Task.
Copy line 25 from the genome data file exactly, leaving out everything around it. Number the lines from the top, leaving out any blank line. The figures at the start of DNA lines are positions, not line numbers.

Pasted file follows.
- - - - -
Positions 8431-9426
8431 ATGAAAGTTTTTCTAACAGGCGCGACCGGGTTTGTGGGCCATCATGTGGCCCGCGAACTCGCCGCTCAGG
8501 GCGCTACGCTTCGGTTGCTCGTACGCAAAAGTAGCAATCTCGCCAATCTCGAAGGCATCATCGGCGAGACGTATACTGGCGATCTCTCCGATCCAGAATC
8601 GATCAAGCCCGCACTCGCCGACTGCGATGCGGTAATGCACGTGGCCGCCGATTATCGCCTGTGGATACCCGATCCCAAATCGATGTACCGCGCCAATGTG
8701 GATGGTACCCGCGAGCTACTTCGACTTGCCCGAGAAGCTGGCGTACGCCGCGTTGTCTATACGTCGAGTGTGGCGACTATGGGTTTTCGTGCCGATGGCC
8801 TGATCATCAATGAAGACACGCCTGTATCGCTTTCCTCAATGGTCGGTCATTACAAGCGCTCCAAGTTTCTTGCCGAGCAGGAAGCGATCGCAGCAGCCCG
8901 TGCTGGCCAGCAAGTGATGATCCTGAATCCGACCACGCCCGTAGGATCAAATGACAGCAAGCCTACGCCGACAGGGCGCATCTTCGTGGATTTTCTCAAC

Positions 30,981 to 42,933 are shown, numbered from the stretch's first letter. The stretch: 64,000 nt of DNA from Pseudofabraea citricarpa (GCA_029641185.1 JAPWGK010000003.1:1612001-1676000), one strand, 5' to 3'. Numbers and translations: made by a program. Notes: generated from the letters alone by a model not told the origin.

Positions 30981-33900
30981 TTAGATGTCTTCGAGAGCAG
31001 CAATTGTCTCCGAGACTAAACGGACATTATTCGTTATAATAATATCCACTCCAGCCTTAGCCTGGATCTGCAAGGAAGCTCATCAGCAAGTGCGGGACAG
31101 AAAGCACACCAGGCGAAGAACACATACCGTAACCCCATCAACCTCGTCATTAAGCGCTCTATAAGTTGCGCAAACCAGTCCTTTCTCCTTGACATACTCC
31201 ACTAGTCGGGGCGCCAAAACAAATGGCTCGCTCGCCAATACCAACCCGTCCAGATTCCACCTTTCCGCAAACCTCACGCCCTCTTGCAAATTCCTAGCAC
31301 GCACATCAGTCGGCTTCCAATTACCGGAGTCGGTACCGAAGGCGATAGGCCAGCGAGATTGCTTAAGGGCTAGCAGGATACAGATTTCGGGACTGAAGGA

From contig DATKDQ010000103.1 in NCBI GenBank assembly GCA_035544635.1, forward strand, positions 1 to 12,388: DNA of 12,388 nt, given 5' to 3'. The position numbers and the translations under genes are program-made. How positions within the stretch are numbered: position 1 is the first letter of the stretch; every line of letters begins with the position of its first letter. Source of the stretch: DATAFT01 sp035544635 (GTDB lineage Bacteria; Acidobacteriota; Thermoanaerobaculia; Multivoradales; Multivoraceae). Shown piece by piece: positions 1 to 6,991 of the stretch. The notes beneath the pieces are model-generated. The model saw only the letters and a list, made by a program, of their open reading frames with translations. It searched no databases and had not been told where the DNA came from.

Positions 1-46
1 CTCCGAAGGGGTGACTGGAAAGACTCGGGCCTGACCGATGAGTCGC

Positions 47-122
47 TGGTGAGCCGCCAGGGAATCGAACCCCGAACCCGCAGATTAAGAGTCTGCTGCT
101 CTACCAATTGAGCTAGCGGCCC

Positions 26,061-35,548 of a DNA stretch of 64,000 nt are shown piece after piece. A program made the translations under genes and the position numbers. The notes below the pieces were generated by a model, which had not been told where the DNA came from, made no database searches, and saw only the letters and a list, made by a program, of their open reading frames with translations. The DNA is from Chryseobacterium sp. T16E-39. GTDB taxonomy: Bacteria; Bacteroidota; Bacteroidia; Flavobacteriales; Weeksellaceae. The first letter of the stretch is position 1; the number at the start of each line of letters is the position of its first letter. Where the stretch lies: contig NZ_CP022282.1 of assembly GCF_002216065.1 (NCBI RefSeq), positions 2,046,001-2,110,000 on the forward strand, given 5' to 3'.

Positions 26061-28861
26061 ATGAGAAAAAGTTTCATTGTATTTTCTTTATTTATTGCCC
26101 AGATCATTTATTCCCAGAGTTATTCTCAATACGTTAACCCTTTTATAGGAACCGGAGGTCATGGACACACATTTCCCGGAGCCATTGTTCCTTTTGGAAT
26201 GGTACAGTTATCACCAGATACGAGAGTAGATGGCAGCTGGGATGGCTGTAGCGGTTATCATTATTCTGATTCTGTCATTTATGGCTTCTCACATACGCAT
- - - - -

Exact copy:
26201 GGTACAGTTATCACCAGATACGAGAGTAGATGGCAGCTGGGATGGCTGTAGCGGTTATCATTATTCTGATTCTGTCATTTATGGCTTCTCACATACGCAT